Face a classic word challenge and increase your personal power
Posted Sep 13, 2013 5:30 PM CST
By Bryan Garner
After reading my April column, the redoubtable Judge Thomas M. Reavley—for whom I clerked when he was merely a sexagenarian (he’s now a nonagenarian)—called me to suggest a new book: one on the useful words that lawyers ought to know.
A vocabulary-building book? “Perhaps,” he said. “Just whatever words you consider useful.” That brought back memories.
I’m not an entirely fair judge of utility. First, I’m a lexicographer. Second, I was skewed as a teenager. Here is a brief account.
SHAPING THE MAN
When I was 15, an extremely fortunate thing happened to me. A girl whom I’d long admired said, quite memorably: “Bryan, you have a really big vocabulary.” She seemed impressed. She had heard me use the word facetious. That’s all. An ordinary word.
Hmmm. She likes a big vocabulary, I thought. I spent the next year “working out,” making it much bigger: I learned at least 20 new words per day, writing them out in longhand, together with all their definitions. Soon I was browsing through dictionaries, hours at a time, just to find new words to add to my journal. My reading preferences were largely dictated by which books would most likely yield the greatest number of new words.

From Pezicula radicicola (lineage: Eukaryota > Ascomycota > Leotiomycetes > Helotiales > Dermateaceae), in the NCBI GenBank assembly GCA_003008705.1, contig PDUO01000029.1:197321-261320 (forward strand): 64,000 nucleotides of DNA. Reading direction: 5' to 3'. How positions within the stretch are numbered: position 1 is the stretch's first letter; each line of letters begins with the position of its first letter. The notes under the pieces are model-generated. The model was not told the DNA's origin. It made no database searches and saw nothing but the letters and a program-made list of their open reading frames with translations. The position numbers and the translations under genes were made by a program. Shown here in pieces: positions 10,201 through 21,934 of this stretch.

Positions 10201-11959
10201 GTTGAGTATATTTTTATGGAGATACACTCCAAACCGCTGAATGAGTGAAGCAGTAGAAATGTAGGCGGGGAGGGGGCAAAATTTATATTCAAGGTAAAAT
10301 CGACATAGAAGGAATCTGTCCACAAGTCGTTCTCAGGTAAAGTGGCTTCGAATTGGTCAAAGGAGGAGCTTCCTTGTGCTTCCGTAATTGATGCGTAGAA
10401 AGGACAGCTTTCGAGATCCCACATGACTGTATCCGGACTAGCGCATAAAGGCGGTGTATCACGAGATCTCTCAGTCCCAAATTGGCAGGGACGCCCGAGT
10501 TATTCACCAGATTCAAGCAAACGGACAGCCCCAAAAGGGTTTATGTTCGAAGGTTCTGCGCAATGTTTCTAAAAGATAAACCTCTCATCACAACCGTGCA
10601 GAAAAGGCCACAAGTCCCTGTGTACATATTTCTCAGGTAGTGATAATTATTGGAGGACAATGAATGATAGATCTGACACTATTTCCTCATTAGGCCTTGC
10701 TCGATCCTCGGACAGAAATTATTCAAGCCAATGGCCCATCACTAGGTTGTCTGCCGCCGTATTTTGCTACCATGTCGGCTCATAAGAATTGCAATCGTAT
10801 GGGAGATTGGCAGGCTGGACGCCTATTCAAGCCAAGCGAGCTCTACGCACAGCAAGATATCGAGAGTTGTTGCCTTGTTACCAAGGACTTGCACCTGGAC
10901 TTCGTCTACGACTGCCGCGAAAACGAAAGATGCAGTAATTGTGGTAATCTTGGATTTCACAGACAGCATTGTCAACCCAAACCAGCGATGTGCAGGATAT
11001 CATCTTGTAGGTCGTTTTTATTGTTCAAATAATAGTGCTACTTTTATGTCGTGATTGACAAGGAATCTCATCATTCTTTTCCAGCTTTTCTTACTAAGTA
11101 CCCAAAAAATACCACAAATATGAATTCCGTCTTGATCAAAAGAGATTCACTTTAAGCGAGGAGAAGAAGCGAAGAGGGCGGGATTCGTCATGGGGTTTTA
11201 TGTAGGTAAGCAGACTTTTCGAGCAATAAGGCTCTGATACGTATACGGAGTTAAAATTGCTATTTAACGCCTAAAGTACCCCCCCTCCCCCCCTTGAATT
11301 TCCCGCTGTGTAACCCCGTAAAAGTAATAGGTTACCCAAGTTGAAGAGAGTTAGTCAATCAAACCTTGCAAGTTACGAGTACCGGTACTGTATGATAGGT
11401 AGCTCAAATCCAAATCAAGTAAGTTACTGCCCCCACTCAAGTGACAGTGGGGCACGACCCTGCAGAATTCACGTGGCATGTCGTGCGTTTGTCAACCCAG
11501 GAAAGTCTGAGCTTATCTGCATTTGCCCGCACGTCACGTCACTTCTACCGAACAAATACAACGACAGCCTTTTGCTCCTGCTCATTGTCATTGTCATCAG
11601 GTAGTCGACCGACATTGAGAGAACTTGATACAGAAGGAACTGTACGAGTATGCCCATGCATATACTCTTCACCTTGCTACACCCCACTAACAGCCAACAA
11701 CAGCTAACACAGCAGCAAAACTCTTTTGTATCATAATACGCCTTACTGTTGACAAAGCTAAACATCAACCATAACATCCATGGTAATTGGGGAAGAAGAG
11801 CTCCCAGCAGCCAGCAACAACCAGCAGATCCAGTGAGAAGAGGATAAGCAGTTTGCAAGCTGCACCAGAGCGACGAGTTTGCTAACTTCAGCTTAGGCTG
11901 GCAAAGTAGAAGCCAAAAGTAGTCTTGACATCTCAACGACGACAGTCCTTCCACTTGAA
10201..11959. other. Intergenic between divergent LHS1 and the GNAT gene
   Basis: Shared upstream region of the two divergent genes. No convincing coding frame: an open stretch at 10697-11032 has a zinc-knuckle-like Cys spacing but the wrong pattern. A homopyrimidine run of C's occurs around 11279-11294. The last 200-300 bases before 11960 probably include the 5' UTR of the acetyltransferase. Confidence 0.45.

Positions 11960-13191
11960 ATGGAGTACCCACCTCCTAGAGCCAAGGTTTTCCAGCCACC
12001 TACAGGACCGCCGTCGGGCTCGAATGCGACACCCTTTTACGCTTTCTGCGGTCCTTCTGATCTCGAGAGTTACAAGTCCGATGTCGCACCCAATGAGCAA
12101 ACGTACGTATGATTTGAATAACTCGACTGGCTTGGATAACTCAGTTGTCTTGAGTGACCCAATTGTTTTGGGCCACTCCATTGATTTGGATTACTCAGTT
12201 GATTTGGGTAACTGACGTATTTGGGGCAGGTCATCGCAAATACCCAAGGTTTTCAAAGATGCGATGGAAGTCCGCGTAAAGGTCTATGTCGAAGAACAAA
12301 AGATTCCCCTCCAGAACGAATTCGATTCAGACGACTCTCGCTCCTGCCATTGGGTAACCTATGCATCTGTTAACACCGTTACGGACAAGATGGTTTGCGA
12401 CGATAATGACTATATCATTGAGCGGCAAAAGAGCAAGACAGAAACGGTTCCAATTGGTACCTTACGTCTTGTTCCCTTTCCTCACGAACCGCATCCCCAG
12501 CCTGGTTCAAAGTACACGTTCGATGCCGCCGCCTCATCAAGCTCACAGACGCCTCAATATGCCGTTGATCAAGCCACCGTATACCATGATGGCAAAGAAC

My older brother, Brad, would tell my parents: “Mom! Dad! Bryan’s reading the dictionary again!” He thought something was quite wrong with me. The whole family thought it odd, but soon my mother began a game: challenging me with any conceivably useful word in the dictionary. As she would browse and prompt me with a word, I would define it aloud for her—typically getting 90 percent right on a good day and adding the words I missed to my list.
All this in a secret attempt to win over a girl. I never called her on the phone, and she never again seemed to notice my huge vocabulary. I eventually forgot about her. In fact, it took me some years to realize that females aren’t generally impressed by lexiphanicism.
Today I own some 300 books devoted to vocabulary-building. I’ve read many and scanned the rest. Crazy, I know. But it pleases me no end to read John Updike and David Foster Wallace without ever having to look up a word.
That’s my preface. Now to the matter.
Click here to read the rest of the article and take the 20-question vocabulary exam from the September issue of the ABA Journal.